Multi-dose vials of flu vaccine contain the preservative thimerosal to prevent bacterial growth. There is no evidence that thimerosal is harmful to a pregnant woman or a fetus. However, because some women are concerned about exposure to preservatives during pregnancy, manufacturers are producing preservative-free seasonal flu vaccine and 2009 H1N1 monovalent flu vaccine in single dose syringes. CDC recommends that pregnant women receive flu vaccine with or without thimerosal.
Does the 2009 H1N1 monovalent flu vaccine have an adjuvant or squalene in it?
Adjuvants are agents that are sometimes added to a vaccine to increase its effectiveness. There are no adjuvants (such as squalene) in either the 2009 H1N1 monovalent or seasonal flu vaccines used in the United States.
Can the 2009 H1N1 monovalent flu vaccine be given at any time during pregnancy?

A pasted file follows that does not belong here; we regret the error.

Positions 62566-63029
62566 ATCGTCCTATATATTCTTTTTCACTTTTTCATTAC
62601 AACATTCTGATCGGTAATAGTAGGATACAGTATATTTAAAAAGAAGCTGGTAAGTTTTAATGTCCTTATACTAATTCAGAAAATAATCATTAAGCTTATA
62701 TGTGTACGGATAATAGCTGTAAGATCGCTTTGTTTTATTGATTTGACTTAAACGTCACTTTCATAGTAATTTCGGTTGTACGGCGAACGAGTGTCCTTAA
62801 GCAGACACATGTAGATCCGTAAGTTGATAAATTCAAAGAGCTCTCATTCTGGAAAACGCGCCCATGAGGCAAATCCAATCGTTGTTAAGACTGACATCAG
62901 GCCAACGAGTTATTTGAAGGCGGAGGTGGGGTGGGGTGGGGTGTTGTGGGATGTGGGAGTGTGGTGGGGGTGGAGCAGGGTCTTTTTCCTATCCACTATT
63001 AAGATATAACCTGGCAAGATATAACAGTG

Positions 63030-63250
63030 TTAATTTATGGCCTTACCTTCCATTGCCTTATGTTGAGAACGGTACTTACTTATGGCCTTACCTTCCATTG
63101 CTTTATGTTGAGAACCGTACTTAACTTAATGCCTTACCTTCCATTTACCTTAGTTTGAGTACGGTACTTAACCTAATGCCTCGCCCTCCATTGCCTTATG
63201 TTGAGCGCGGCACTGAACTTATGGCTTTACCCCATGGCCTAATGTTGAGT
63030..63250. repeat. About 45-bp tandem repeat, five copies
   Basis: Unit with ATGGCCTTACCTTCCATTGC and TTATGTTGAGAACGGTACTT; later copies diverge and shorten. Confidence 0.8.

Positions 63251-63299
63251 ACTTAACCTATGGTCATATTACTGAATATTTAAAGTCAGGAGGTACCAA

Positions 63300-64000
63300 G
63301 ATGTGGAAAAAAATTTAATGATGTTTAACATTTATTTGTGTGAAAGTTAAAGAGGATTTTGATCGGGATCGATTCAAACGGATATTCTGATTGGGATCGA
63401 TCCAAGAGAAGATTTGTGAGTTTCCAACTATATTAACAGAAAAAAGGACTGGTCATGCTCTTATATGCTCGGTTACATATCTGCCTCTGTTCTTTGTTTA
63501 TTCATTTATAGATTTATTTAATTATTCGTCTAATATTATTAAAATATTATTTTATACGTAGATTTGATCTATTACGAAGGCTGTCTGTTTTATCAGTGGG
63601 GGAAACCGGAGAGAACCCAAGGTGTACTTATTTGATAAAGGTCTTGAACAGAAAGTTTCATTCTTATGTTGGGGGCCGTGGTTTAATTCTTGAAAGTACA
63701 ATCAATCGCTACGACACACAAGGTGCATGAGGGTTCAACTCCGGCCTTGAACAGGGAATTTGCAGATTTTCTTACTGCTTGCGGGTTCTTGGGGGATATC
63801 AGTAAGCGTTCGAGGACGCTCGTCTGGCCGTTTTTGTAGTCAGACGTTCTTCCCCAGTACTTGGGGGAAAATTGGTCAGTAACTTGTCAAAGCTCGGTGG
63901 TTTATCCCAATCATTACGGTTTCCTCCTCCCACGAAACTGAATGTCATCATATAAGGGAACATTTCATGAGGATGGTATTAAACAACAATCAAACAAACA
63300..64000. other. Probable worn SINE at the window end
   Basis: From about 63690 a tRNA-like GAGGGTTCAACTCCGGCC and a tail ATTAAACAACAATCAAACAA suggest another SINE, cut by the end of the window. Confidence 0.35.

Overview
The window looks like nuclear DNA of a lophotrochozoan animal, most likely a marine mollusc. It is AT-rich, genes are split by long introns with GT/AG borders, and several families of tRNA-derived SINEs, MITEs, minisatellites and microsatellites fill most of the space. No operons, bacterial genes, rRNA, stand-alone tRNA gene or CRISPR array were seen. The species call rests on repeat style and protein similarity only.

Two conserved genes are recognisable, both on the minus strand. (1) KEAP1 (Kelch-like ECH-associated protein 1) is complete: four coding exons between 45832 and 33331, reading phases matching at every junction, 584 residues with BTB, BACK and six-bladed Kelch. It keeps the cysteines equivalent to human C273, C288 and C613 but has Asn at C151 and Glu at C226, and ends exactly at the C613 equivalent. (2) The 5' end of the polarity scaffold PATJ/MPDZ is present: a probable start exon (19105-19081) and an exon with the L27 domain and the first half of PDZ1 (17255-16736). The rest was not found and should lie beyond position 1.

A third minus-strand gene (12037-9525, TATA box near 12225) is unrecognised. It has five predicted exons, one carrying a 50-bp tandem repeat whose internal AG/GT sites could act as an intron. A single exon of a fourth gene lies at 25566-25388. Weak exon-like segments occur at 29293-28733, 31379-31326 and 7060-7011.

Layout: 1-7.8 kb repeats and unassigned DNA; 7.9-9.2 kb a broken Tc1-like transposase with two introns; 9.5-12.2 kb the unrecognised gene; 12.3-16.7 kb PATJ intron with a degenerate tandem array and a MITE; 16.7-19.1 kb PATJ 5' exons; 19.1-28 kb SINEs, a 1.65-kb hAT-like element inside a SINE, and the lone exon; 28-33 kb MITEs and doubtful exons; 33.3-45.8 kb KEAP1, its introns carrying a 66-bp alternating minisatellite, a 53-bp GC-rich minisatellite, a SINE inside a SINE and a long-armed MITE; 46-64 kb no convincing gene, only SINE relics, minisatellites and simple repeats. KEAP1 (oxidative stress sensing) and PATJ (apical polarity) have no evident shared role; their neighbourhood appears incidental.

Seasonal flu vaccine is recommended for all pregnant women at any time during pregnancy, and has not been shown to cause harm to a pregnant woman or her baby. The Advisory Committee on Immunization Practices also recommends that 2009 H1N1 monovalent flu vaccine be given to all pregnant women at any time during pregnancy.
Will the seasonal flu vaccine also protect against the 2009 H1N1 flu?
The seasonal flu vaccine is not expected to protect against the 2009 H1N1 flu. Similarly, the 2009 H1N1 monovalent flu vaccine will not protect against seasonal flu.
Can the seasonal flu vaccine and the 2009 H1N1 monovalent flu vaccine be given at the same time?
Inactivated seasonal flu and 2009 H1N1 monovalent vaccines may be administered on the same day, but given at different sites (e.g., one shot in the left arm and the other shot in the right arm). If a woman is receiving her vaccines after delivery or after fetal loss, she can receive the nasal spray flu vaccine (live attenuated vaccine). However, coadministration of two live influenza vaccines on the same day is not recommended; they should be separated by at least 4 weeks.
Can pregnant women receive the nasal spray vaccine?
The nasal spray vaccine is not licensed for use by pregnant women. Pregnant women should not receive nasal spray vaccine for either seasonal flu or 2009 H1N1 flu. After delivery, women can receive the nasal spray vaccine, even if they are breastfeeding.